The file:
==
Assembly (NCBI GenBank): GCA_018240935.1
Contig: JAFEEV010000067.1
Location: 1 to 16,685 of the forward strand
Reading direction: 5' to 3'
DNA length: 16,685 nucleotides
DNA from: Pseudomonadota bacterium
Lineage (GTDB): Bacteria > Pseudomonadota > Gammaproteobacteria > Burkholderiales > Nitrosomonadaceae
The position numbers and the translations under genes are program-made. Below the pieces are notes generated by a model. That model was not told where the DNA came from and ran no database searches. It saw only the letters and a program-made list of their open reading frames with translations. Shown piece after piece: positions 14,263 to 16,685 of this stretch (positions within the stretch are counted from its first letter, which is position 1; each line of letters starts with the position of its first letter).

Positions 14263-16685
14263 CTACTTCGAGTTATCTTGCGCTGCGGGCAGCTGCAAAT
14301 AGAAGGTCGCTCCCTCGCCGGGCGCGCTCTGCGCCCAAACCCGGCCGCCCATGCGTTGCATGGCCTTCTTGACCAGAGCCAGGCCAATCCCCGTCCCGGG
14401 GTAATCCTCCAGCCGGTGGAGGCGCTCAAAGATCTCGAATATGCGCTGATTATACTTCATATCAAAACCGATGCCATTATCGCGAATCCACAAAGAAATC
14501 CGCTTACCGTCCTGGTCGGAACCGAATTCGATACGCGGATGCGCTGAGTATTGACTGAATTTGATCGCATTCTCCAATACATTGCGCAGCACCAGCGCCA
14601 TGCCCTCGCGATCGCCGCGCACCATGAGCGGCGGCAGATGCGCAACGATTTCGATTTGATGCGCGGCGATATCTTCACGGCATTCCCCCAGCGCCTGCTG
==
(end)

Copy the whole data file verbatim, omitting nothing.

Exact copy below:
Assembly (NCBI GenBank): GCA_018240935.1
Contig: JAFEEV010000067.1
Location: 1 to 16,685 of the forward strand
Reading direction: 5' to 3'
DNA length: 16,685 nucleotides
DNA from: Pseudomonadota bacterium
Lineage (GTDB): Bacteria > Pseudomonadota > Gammaproteobacteria > Burkholderiales > Nitrosomonadaceae
The position numbers and the translations under genes are program-made. Below the pieces are notes generated by a model. That model was not told where the DNA came from and ran no database searches. It saw only the letters and a program-made list of their open reading frames with translations. Shown piece after piece: positions 14,263 to 16,685 of this stretch (positions within the stretch are counted from its first letter, which is position 1; each line of letters starts with the position of its first letter).

Positions 14263-16685
14263 CTACTTCGAGTTATCTTGCGCTGCGGGCAGCTGCAAAT
14301 AGAAGGTCGCTCCCTCGCCGGGCGCGCTCTGCGCCCAAACCCGGCCGCCCATGCGTTGCATGGCCTTCTTGACCAGAGCCAGGCCAATCCCCGTCCCGGG
14401 GTAATCCTCCAGCCGGTGGAGGCGCTCAAAGATCTCGAATATGCGCTGATTATACTTCATATCAAAACCGATGCCATTATCGCGAATCCACAAAGAAATC
14501 CGCTTACCGTCCTGGTCGGAACCGAATTCGATACGCGGATGCGCTGAGTATTGACTGAATTTGATCGCATTCTCCAATACATTGCGCAGCACCAGCGCCA
14601 TGCCCTCGCGATCGCCGCGCACCATGAGCGGCGGCAGATGCGCAACGATTTCGATTTGATGCGCGGCGATATCTTCACGGCATTCCCCCAGCGCCTGCTG